City of Dreams
Alumna Nicole Lovince making her way in LA
By Amber Stark ’99
It’s been almost 12 years since Hurricane Katrina decimated New Orleans, but it’s still one of the first things people ask Nicole Lovince about when they learn she is from the Big Easy. It was also an event that charted her course to Bowling Green State University.
“I had always planned to transfer to a school that had film as a major,” said Lovince, who had been attending the University of Louisiana at Lafayette. “But the first week of college, Katrina happened. It significantly changed my life and my family’s life. Transferring became a must-do.”
This was the first of three major turning points in the alumna’s education and career path.
“I learned about BGSU from my boyfriend at the time,” Lovince said. “It had an amazing film and theater program, and scholarships were available. It really became a dream case scenario out of something crappy.”
Lovince transferred to BGSU her sophomore year on a full diversity academic scholarship and participated in the Stars program. She graduated cum laude in 2009 with a bachelor’s degree in film production and a minor in broadcasting. Her first memories of campus are from orientation, which she attended with her dad.
“It’s so different than New Orleans,” she said. “Such a college town, which is really cool because everywhere you go, it’s BGSU. It was really, really fun for me.”
Lovince’s transition to Ohio was compounded by what was going on in Louisiana. While she had dreamed of going out of state for college, she was feeling a range of different emotions. She said a lot of people wanted to know about her home, which provided a conversation starter in her early days on campus.
Then she met her roommate, Carly Gacci, a glassblower: “I didn’t even know that was a thing until I met her”; her best friend, Natural Zanders, and other BGSU students including current fashion psychologist Dawnn Karen.
“Those friendships are still holding strong and true in my world now. Just being in the film program and doing theater helped me meet people,” she said, adding that she was vice president of the film and video club for two years. “I worked in a few theater shows, including doing stage production for ‘Cabaret.’ I found my love for production through that show.”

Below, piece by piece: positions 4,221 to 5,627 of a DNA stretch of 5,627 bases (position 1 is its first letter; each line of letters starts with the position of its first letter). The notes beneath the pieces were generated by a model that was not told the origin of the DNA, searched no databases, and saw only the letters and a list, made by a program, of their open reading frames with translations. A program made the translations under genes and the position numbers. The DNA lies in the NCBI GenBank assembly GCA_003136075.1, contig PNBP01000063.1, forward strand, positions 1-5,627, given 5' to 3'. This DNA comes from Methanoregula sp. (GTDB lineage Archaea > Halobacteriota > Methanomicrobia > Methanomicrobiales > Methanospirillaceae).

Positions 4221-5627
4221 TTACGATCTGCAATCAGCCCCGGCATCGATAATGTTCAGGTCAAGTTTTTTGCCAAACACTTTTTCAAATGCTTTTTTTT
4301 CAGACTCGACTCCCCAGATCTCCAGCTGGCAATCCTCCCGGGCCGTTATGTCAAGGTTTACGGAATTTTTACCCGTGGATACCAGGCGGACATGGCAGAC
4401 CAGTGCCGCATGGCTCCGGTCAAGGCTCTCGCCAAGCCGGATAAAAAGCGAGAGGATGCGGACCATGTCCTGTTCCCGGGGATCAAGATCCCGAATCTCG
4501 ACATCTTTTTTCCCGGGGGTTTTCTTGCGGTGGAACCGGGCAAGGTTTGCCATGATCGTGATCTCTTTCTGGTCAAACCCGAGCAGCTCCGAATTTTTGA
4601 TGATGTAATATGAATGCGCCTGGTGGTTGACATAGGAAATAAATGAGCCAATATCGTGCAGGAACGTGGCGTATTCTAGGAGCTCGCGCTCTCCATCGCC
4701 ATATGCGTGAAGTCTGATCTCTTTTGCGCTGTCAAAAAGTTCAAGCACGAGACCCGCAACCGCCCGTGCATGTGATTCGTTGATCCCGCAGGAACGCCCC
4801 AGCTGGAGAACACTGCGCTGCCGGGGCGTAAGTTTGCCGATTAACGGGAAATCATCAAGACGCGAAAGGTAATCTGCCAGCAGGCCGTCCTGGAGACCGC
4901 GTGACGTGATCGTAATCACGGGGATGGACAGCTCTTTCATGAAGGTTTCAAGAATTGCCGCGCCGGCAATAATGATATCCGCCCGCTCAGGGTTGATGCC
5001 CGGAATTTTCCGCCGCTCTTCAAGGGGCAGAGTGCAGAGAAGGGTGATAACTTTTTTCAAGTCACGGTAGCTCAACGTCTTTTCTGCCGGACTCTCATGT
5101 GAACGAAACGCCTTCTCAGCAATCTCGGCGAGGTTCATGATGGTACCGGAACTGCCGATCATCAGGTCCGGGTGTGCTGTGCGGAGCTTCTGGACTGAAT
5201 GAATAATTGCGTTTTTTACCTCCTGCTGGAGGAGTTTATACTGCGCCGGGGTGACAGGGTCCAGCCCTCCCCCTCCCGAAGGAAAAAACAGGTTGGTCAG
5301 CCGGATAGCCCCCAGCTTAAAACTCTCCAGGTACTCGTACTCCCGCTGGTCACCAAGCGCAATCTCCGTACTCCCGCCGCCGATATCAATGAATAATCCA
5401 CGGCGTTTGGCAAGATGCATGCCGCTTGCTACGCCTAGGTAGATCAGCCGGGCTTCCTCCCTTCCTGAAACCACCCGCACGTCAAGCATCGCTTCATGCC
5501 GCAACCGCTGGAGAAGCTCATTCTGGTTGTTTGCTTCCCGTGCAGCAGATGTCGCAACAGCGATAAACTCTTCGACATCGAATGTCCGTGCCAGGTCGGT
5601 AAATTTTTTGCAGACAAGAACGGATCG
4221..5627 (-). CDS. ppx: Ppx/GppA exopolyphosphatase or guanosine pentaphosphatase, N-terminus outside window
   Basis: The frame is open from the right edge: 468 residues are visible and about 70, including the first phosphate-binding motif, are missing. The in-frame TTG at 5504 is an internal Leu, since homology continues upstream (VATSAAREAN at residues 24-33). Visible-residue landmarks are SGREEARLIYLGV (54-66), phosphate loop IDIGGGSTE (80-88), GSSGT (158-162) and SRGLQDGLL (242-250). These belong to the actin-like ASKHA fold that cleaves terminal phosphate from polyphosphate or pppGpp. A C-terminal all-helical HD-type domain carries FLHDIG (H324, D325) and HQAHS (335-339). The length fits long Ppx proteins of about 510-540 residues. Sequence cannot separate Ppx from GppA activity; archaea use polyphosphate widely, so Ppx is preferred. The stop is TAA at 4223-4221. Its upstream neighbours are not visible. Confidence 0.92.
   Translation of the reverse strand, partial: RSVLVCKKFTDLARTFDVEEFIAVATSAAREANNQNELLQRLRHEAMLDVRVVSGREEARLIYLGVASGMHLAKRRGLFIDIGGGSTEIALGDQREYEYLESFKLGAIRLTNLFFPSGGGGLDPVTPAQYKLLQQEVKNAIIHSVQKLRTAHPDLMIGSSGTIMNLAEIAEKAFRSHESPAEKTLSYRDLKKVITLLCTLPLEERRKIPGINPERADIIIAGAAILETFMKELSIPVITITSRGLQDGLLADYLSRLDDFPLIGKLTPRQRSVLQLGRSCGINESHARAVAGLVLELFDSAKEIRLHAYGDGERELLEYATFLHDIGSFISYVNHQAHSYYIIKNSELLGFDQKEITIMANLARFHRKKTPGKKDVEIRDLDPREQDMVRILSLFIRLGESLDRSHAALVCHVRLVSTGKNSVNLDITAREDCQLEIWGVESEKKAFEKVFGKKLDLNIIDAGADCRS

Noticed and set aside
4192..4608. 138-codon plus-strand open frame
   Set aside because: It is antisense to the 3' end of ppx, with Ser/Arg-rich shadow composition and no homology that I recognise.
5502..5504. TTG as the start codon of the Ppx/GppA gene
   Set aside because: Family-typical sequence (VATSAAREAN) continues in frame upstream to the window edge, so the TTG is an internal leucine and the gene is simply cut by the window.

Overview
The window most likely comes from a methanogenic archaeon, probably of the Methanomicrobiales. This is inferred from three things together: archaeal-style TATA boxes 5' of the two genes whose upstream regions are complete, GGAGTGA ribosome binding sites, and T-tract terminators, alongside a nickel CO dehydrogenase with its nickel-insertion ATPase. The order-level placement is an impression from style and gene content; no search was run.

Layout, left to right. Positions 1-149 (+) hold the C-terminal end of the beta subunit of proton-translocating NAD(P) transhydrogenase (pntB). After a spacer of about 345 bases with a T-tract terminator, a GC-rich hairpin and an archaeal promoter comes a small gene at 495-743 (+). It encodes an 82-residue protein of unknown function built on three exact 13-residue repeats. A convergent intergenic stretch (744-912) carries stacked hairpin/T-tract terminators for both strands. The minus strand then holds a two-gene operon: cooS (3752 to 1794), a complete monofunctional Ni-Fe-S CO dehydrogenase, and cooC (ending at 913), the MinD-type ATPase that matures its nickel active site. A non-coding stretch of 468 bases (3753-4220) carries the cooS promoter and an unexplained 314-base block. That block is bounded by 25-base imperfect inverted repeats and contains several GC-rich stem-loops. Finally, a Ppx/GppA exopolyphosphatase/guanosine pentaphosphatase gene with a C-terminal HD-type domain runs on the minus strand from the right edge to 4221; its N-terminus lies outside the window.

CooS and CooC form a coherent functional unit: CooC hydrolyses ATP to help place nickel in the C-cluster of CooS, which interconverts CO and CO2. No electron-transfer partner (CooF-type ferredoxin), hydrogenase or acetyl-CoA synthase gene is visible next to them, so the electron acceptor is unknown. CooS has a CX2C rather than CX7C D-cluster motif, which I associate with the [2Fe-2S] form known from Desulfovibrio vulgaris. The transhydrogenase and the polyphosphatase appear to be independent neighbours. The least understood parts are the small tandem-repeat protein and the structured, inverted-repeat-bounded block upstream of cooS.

Coupled with coming in second in an Owens-Illinois commercial contest, Lovince was now confident in her path.
“It ignited my passion, I knew what I wanted to do with my life,” she said. “I came in an actor and came out an actor, writer, producer, director.”
While Lovince always thought she would move directly to Los Angeles from Bowling Green, another turning point was just ahead.
“After graduation I stayed for the summer with some friends,” she said. “It’s still one of my favorite summers; I got to have BG without being in school. We enjoyed the great summer weather – hanging out on the open green on campus, talking about the last four years and what’s next; no pressure. For that moment it was utopia. For those three months we were just going to do nothing (except eat at the Corner Grill) and enjoy being young.”
At the end of summer, when reality hit, she went back to New Orleans, not to LA.
“I didn’t have the money to transition to the big city,” she said. “The film industry was really booming back home, four years out from Katrina; a huge window had opened up in my hometown. I never thought I could work in the film and TV industry in New Orleans.”
She quickly got a job at an animation studio donated to one of the New Orleans schools by Disney, Lucas Films and Siggraph. Lovince stayed in New Orleans for three years, when the third turning point prompted her move to LA.